Also, the surge of centralization (look at the number of centralized treasury teams) reduced the number of double tasks and improved the efficiency of Treasury Operations. However, at the same time, keeping treasury connected with the business is becoming the new challenge. In this continuous paradox, technology will prove helpful in connecting both worlds.

However, we need a good understanding of limits & shortcomings of technology too. Today’s systems are capable of calculating expected outcomes & action plans based on a set of parameters. However, technology is not smart enough yet to take into account all parameters (like macro-economic parameters, unexpected events, changes of policies) & and most of all human (= irrational) behavior.

There is a legitimate drive towards using technology, as complexity rises, as is the need for more transparency. Two interesting evolutions are simultaneously taking place: Niche players are betting on making the technology smarter, whilst corporates are getting better at smartly using that technology. There is no reason to believe this will stop in the near future.




Nicolas Christiaen

Managing Partner at Cashforce


Cashforce: Treasury year-end meetup

| 04-01-2018 | Nicolas Christiaen | Cashforce | Sponsored content |

Onderstaand een kort verslag van ons Treasury year-end meetup-event van eind 2017. 

Tim (Jonk – Thomson Reuters) en Martijn (Duijnstee – Cashforce) trapten af met een (uiterst!) korte terugblik op 2017 want alle ogen waren eigenlijk al gericht op het progamma waarin de 3. Top-challenges 2018 voor corporate treasurers de revue zouden passeren.

Nicolas (Christiaen – Cashforce) gaf inzicht in wat er bij komt kijken om, in 6 stappen, een daadwerkelijk nauwkeurig en geautomatiseerd 1. Cash forecasting-proces in te richten. No more Excel!

Bart-Jan (Roelofsz – HERE Technologies) kwam letterlijk net uit ‘de vlieger’ uit Chicago stappen en kon gelijk door naar het podium waar hij een bijzonder aansprekende presentatie gaf over 2. Financing in het algemeen en de transitie van bedrijfsactiviteiten en opbouw van het Treasury en Finance Team in een snel groeiende organisatie. Top!

Alex (Goraieb – Thomson Reuters) nam het stokje over en gaf ons meer dan een kijkje in de wondere wereld van 3. Risk Management. Een wereldreis in de achtbaan van volatiele markten en valuta, via de onderliggende techniek van trading in grote posities naar een lesje ‘hoe selecteer ik de beste bank’. Well done!

En toen was het snel! naar de borrel want in het kader van ‘Act Global, drink Local’ stond het Ijndejaarsbier van Brouwerij ‘t Ij koud en op fust te wachten, en wat had iedereen toch een dorst gekregen…

Tijdens de borrel werden er meerdere robbertjes uitgevochten tijdens de Kick-off 2018 games op de Cashforce-voetbaltafel.

Voor hen die er waren, dank voor jullie komst en voor hen die er niet waren: volgend jaar een nieuwe kans want wat ons betreft zeker voor herhaling vatbaar!

Nicolas Christiaen – Managing Partner at Cashforce

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Re-inventing treasury workflows: Smart Treasury

| 3-8-2017 | Nicolas Christiaen | Cashforce | Sponsored Content |

While the role of the treasurer is changing, it becomes increasingly challenging to maintain the current workflows and simultaneously take on new demanding tasks. One of these often manual and time-consuming tasks is risk management. As seen in, among others, this year’s Global Treasury Benchmark Survey of PwC, the registration and management of financial instruments stands among the top 3 challenges on the agenda of the surveyed treasurers. In this article, we take a more in-depth look at possible optimizations in some key treasury workflows.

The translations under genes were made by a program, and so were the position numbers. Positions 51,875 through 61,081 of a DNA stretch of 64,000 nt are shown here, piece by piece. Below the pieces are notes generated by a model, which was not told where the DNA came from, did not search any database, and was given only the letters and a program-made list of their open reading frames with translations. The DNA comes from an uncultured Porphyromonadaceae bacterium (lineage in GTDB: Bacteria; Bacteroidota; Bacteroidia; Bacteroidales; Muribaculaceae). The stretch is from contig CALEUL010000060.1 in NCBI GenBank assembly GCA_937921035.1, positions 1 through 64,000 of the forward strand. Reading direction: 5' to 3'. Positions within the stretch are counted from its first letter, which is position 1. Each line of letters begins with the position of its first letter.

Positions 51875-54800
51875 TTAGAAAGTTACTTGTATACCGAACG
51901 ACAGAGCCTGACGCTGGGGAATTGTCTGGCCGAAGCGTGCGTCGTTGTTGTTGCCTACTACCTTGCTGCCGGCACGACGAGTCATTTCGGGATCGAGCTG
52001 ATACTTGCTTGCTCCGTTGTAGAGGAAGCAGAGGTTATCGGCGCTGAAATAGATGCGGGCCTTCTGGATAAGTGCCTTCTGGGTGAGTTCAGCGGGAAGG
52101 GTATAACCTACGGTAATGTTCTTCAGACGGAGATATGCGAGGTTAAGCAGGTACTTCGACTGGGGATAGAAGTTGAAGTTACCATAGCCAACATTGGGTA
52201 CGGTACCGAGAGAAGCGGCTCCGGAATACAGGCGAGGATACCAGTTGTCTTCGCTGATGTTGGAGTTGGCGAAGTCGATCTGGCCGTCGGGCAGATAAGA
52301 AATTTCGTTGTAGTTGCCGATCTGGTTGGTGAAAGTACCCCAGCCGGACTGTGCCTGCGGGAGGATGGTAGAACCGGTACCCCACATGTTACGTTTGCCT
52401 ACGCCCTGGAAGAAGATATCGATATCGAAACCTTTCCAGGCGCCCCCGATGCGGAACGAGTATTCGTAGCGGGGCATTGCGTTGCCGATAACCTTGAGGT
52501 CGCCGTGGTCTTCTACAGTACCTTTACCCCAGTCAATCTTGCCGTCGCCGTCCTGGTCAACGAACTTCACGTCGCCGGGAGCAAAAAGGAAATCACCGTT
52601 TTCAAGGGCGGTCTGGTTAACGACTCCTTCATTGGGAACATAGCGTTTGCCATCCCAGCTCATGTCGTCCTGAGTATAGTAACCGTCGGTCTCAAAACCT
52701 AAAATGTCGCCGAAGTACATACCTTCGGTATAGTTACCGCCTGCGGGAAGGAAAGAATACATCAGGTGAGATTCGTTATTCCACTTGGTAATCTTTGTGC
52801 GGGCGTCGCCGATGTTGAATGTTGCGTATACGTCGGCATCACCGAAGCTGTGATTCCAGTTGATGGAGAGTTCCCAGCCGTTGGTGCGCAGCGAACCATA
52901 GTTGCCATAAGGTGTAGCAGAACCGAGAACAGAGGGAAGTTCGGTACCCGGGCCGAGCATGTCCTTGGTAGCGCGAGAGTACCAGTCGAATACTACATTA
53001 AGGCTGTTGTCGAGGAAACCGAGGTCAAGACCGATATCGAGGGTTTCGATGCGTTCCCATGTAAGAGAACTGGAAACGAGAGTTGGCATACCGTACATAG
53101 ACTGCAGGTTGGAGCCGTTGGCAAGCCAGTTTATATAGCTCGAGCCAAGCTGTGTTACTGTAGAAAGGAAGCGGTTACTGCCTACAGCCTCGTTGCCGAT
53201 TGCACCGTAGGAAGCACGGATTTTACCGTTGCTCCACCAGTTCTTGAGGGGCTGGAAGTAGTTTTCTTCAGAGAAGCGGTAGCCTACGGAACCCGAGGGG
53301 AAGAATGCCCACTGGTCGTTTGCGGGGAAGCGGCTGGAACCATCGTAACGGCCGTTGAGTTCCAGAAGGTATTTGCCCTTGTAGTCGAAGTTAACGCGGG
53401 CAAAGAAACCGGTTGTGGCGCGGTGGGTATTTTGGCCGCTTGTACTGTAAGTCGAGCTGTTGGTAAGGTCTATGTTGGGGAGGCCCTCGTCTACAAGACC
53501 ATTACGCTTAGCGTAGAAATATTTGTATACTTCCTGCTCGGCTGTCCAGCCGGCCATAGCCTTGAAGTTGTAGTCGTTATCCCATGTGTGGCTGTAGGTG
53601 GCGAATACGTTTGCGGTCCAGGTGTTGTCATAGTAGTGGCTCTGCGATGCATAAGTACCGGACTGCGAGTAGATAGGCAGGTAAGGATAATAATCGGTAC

Example FX management workflow

Hedging your FX exposure risk made easy

A common problem is the lack of visibility on the existing (global/local) FX exposure risk.
In order to calculate the FX transaction risk, transactional data from the TMS & ERP systems need to be consolidated effectively. Typically, this happens to be a (very) painful exercise. With Cashforce, however, using our off-the-shelf connectors (for ERP & TMS) and our full drill-down capabilities, you have all FX exposures at your fingertips.


FX Exposure Management – Current positions & exposures


But there is more to it. Imagine that linked to your FX exposure, an automated proposal of the most relevant FX deal would be generated to properly hedge this risk. A grin from ear to ear you say?

FX Exposure Management – Suggested hedge


And what about forecasting FX exposures? It’s now all within reach!

FX Exposure Management – Future positions & exposures


Whether you choose to take on an intercompany loan, a plain vanilla FX forward or another more exotic derivative product, chosen deals could then be automatically passed on to your deal transaction platform, to effectively execute the deal without any hassle. After execution, deals will automatically flow back into the system. Consequently, a useful summary/overview will be generated to effectively manage all your financial instruments.

Workflow integrated cash forecast

Finally, integrated cash management

New financial instruments / deals will generate a set of related cash flows. Ideally, these are directly integrated in your cash flow forecasts. In Cashforce, this data is automatically integrated within the cash flow forecast module, and will be put into a dedicated cash flow category. Learn more one how to set up an effective cash forecast in this article or this webinar.

Cash flow forecast overview


The analysis possibilities are now limitless, thanks to the ability to drill down to the very transactional-level details. The real number crunchers strike gold here: the analysis features open doors to unlimited in-depth analysis and comparison of various scenarios (E.g. the simulated effects of various exchange rate movements).